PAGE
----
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The fundamentals of setting up and measuring an automation program

Robert Kennedy
Oct 04, 2023

The governance framework for implementing an enterprise-level automation program needs to be comprehensive, flexible, and robust – with clear visibility on targets and progress on achieving them.

There’s a story about a hiker in the countryside who saw a farmer leaning on a gate. “Excuse me,” said the hiker, “how long will it take me to walk to the next village?”

The farmer didn’t answer, not even when the question was repeated, so the hiker shrugged and set off.

The farmer called after her, “About twenty minutes.”

The hiker came back. “Why didn’t you say so before?” she asked.

“Because I didn’t know how fast you’d be walking,” said the farmer.

There’s an essential truth in this: unless you establish some basic metrics, you can’t gauge how well you’re doing. This is especially true in any enterprise-level automation program – when there are many interconnected processes, developments in each of which may have a bearing on others, it’s vital to lay down some ground rules and to measure progress against them.

There’s more than one way to tackle this, but in this short article I’m going to highlight just one of them.

Creating a lean IT governance model

The foundation of any approach is the governance model. In this case, we’re going to use the Agile software development lifecycle.

Lean IT governance is about creating the leadership, organizational structures, and streamlined processes to enable IT to make a real contribution in sustaining and extending the organization’s ability to produce meaningful value for its internal customers. The model specifies the controls needed to ensure a reliable, repeatable, transparent, and secure software development process while maintaining the momentum of software delivery through standardization, continuous process improvement, and the elimination of process waste.

It’s not just about processes, though. It’s also critical to define the “who” in the governance model and constantly keep all parties informed of any changes in this area. Measuring success isn’t only about key performance indicators, whether that be for project leaders within the organization or for any service delivery partners: it also requires a relationship with the people responsible for delivery. Everyone needs to agree on how these metrics are interpreted.

Weekly status meetings deliver metrics to the tactical leaders of the project. It is critical for the mid-level managers to know what the trend is so they can make adjustments before a trend starts to affect deliverables.

Monthly status meetings deliver metrics to the strategic leaders of the project. This is to ensure that the upper-level managers understand the key performance indicator trends so they can make decisions on capacity, personnel redeployment, budget, problem management, and more. They also need time to craft the messaging to senior leadership.

Quarterly business reviews (QBRs) are all about value realization. The senior leadership team needs data-driven assurance that the investment they made in the automation program is delivering the return they expected. The focus of the QBR is not on the details: it is a high-level metrics discussion about delivered value. The aim is to empower the automation development team to carry out its work as efficiently as possible, while ensuring the stability and security of the development through monitoring and mitigating risks in an open and collaborative manner.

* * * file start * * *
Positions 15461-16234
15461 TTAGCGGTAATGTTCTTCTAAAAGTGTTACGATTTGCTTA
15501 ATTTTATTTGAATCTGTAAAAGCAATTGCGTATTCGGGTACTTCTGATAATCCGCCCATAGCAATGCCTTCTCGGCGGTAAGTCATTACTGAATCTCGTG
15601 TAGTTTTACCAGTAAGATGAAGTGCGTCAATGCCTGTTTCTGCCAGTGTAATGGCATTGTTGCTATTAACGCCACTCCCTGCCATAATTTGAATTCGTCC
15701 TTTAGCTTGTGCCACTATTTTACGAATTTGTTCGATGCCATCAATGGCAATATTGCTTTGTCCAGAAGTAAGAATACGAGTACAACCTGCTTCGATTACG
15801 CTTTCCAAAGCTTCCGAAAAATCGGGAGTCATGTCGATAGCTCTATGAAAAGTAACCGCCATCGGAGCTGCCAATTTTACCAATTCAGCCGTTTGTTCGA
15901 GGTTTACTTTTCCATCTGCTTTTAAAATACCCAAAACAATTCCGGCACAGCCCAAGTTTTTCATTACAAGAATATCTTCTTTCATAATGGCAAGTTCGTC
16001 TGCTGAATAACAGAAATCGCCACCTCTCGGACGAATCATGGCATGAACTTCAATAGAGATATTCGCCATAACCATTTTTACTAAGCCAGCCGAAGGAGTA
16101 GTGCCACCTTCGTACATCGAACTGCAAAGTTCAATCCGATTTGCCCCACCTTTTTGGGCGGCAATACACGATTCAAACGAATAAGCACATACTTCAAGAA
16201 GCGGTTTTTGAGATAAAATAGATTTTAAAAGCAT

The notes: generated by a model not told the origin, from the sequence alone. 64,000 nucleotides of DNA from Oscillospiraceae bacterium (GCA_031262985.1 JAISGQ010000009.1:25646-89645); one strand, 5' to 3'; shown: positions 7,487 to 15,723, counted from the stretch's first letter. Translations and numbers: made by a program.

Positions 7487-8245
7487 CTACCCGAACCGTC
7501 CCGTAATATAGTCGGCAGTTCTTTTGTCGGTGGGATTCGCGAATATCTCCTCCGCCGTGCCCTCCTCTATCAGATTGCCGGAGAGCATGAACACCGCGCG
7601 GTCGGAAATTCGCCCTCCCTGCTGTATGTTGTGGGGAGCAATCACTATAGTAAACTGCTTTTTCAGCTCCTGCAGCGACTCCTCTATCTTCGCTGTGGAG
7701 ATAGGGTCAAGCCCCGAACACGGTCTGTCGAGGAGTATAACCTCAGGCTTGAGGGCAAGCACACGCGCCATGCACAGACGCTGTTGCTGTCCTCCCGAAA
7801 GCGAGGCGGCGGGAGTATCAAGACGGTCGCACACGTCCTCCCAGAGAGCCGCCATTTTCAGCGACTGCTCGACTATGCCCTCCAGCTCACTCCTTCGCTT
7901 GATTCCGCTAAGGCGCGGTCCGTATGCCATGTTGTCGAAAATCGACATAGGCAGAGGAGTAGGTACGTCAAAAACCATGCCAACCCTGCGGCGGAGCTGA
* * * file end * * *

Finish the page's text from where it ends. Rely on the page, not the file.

Delivering usable, automated business processes

When an organization needs to embark on a digital operations transformation of its critical business processes, the lean IT governance model is a control that ensures automation development is agile, secure, and elegant. Unlike standard IT development, the focus is the delivery of a usable automated business process to operations as quickly as possible.

To facilitate this prompt delivery, the primary function of IT governance is to prevent roadblocks to automation development, and if not to remove them as soon as they arise. The aim of the governance team should be to give developers a clear framework to work within, and then get out of the way.

The approach needs to be streamlined and lightweight. A heavy governance strategy will lead to heavy mitigation strategies by those being governed.

Communication must be clear, honest, and timely. Expectations should be set in an open, honest, consistent, and continuous manner.

It’s important to trust, but also to verify. The agile software development methodology is based on trust, but to ensure the right thing is happening within the development cycle there needs to be verification. To prevent roadblocks, automated metrics are better than status reports.

With a lean IT governance model, the aim should be continuous improvement. It’s a living document, and frequent changes are welcome and encouraged. If something in the model is creating a roadblock to progress, it’s the responsibility of the governance team to work in collaboration and challenge it.

Getting there

In short, what’s needed is a governance framework that is comprehensive but that doesn’t sacrifice attention to detail. It needs to be flexible, but also robust – and it must also be unambiguous, so that everyone can understand what the targets are, and what progress is being made towards achieving them.

Otherwise, no one will know how long it will take to reach the next village.

This article is published in the new edition of our Innovation Nation magazine. Read more from our special feature on “Automation and the data-powered organization” and download the full magazine.

Meet our expert

Robert Kennedy